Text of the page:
Singapore social health suffering in five areas: report

SINGAPORE, Singapore: People gather on a open field at the speakers corner to listen to people talk about immigration issues, in Singapore on February 16, 2013. The population white paper protest was attributed to a rise on civil and political participation, as other indicators lagged in a new social health report by the National Volunteer and Philanthropy Centre. (AFP photo/Roslan Rahman)

Social health in Singapore is on the decline in five key domains: family, healthcare, housing and transport, income security and individual well-being.

This was according to the inaugural Singapore Social Health Report done by the National Volunteer and Philanthropy Centre (NVPC) and released on Wednesday.

In the case of weakening family ties, NVPC cited a survey on social attitudes by the Ministry of Community Development, Youth and Sports that showed a 9 per cent decline from 2001 to 2009 in the number of Singaporeans agreeing to give money to family members in times of need.

In healthcare, it noted that public sector health facilities were overburdened and that C-class ward bills jumped at least 60 per cent from 2006 to 2010.

Inaccessibility of resale flats to the bottom fifth of youth home buyers and social exclusion of the poor due to high transport costs were cited for the negative housing and transport ratings, respectively.

NVPC also pointed that income security in Singapore has declined given that the lowest tenth of households saw wages – after taking inflation into account – fall last year.

Furthermore, it asserted that retirement adequacy was poor and that the “CPF alone is inadequate to meet the retirement needs of the majority of Singaporeans”.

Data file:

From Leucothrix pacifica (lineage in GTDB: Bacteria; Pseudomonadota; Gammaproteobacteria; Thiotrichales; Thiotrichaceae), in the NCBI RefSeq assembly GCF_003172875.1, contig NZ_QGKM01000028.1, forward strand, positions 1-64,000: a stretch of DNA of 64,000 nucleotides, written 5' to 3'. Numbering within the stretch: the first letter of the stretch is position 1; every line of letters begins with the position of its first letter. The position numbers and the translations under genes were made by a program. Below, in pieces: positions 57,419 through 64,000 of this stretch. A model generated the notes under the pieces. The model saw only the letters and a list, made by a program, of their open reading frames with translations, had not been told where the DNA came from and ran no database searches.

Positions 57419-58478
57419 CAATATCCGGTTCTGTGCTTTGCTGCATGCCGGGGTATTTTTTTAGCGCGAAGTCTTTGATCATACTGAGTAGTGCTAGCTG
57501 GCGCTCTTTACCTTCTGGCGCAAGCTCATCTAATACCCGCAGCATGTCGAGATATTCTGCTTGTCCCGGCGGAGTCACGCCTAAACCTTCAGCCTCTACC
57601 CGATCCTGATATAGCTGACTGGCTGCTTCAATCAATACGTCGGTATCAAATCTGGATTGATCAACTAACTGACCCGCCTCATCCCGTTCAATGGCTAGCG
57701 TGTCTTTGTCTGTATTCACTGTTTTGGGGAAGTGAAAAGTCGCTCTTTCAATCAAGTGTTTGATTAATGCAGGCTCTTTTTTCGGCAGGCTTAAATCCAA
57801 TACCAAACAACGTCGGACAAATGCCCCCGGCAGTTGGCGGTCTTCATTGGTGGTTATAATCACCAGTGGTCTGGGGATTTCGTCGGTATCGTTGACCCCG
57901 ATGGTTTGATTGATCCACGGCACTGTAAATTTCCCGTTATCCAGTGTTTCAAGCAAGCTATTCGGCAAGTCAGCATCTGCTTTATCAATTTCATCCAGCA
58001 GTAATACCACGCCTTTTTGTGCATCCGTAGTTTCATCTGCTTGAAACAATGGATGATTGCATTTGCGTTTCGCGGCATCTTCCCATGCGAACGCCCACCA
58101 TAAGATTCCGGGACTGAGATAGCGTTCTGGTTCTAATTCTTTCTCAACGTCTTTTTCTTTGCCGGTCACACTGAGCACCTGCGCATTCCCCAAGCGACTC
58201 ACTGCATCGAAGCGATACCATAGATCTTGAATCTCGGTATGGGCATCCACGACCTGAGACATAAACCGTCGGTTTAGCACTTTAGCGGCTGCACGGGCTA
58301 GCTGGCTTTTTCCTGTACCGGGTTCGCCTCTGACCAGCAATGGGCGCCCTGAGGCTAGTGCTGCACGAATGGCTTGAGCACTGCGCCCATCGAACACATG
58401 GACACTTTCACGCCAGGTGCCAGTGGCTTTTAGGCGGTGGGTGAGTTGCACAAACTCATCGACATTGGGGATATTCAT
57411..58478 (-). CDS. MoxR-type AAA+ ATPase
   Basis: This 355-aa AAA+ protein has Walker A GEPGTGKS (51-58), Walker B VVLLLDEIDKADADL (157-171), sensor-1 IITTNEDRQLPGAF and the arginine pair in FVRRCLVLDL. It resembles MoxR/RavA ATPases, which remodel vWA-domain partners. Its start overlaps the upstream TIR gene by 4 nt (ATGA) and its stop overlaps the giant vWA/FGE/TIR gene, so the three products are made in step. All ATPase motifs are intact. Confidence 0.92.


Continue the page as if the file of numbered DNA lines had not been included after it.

A desire for work-life balance was in contrast with ground realities of long working hours – more than 2,200 hours last year – and low job engagement, with more than three-quarter of workers alleging job dissatisfaction, it noted. NVPC added that “high standards of living do not necessarily correspond with individual well-being and happiness”.

Laurence Lien, Nominated Member of Parliament and NVPC CEO, said, “Many issues require Singaporeans to re-examine our values, priorities and practices. It is undesirable for the government alone to tackle critical social issues. It is time we take action to measure what we care about. I urge the government to routinely publicise pertinent data items like most developed countries do.”

Positive trend in civil and political participation

Other domains such as culture and values, education, and social connectedness and community cohesion experienced neutral trends, according to NVPC in the report.

A “survivalist national mindset” and tuition lowering the ability of independent problem solving are balanced off with greater empathy among residents and nostalgia for lost heritage, the organisation said.

A positive trend was reported in civil and political participation. The report attributed this to an increase in volunteerism and charities. Greater diversity in Singapore’s parliament and growing interest in politics, especially among the youth, also contributed to the growing trend.

The report cited “ground-up activities” such as the population white paper protest and the “Save Bukit Brown” campaign as those that contributed to the positive trend. With the report, NVPC hopes to build a social health index to chart social progress in the country.

The nine domains were derived from social health measurements worldwide, focusing on the ones that were most relevant to Singapore. Qualitative and quantitative data such as suicide rates and life satisfaction levels respectively, were used.

Data sources include government data, international research reports and social media websites. The report emphasised that its analysis “is not an attempt to audit the performance of any particular ministry but is a means to track the pulse of the various socially relevant sectors in the country”

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